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A Sustainable Solution to DC's Food Deserts Open Access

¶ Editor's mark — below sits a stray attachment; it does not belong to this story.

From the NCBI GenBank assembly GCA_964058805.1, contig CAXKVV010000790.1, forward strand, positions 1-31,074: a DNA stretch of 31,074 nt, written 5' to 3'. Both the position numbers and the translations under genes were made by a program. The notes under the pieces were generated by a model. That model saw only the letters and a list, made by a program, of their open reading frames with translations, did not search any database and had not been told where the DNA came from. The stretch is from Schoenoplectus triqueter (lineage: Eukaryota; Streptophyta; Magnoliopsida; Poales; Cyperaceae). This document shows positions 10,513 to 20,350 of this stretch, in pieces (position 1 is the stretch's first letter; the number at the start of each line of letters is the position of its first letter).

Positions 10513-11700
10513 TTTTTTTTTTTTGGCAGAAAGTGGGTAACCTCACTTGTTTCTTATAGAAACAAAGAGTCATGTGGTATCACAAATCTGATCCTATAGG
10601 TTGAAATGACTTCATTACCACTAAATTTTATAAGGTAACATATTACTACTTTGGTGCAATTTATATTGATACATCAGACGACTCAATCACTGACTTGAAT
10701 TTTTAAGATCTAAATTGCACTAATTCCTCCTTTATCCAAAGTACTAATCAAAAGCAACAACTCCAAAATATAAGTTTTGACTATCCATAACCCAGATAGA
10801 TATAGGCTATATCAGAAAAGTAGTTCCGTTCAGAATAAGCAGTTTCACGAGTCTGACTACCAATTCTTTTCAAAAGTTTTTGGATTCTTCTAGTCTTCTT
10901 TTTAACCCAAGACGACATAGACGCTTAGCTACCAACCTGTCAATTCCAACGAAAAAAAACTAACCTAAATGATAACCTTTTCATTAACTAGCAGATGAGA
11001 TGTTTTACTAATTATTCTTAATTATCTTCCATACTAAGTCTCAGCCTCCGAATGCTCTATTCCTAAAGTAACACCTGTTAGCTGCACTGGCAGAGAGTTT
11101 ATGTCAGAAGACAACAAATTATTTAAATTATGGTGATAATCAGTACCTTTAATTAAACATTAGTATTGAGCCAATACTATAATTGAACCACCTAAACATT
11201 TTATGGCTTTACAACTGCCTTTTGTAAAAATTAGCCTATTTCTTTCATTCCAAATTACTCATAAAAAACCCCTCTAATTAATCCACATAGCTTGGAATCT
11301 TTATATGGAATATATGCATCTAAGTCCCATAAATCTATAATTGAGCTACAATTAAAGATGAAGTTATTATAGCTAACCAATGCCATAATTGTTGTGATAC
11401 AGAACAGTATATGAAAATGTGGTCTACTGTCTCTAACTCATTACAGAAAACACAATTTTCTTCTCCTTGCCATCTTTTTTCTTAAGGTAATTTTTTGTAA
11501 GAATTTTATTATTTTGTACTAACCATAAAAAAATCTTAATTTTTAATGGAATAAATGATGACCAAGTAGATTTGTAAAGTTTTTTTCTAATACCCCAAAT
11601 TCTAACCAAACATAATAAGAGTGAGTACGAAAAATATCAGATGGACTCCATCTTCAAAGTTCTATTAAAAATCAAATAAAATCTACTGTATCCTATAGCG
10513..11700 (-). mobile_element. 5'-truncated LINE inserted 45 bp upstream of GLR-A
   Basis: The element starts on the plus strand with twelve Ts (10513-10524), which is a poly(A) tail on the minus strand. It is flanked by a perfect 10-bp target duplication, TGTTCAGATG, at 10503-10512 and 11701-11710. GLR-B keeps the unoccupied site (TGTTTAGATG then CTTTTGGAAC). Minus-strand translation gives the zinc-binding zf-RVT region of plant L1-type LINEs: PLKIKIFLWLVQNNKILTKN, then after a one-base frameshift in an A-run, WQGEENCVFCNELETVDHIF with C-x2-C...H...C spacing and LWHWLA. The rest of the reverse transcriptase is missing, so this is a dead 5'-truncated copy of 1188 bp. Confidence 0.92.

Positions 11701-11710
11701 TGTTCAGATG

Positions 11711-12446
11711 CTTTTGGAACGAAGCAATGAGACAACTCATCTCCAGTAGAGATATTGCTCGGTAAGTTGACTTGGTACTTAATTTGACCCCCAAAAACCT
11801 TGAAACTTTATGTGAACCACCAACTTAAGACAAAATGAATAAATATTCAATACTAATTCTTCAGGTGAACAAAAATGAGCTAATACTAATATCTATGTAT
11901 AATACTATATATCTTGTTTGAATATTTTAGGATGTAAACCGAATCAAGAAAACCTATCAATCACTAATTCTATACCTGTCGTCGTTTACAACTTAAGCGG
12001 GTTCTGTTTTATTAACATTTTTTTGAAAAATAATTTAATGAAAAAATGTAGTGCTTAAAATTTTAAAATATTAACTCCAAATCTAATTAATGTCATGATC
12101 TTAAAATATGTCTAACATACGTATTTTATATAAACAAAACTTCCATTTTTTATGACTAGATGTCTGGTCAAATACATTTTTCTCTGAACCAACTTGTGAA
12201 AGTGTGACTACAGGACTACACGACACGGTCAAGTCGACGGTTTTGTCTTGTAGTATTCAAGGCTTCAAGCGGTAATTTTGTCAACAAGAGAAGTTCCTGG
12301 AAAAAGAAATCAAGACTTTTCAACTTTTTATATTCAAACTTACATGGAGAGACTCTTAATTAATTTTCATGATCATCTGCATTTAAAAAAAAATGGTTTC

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While other more affluent areas of Washington DC are currently experiencing bursts of development with new culinary destinations to explore, East of the Anacostia River, there are only 3 sit-down restaurants to serve over 100,000 people. While the majority of the residents in this part of town are underemployed and at an economic disadvantage, this area is rich in cultural resources, has a small population of middle to upper income minorities, and is plentiful in natural resources such as rivers, lakes and parks, which can offer a more healthy quality of life despite income. Through the creation of a collaborative culinary marketplace, a tremendous opportunity for a new dining typology can be created in the form of urban gardening, providing food in a sustainable manner while teaching a new form of sustainable living to those who need it most.A large open-space collaborative marketplace can also serve to feed creative inspirtion, and lead to further environmental and economic developments in the surrounding area. What was once seen as old and useless can be revived and used to set an example of sustainable living for it's dwellers.By venturing behind the gates into unknown territory, tremendous resources can befound. Through community engagement, collaboration, and innovation we can erase the concept of "food desert" that exists East of the River, where viable and resourceful neighborhoods exist. New developments should engage and benefit the community, while inviting a local mixture of change-seekers and creative benefactors to lead an example of sustainable living while meeting an economic need.

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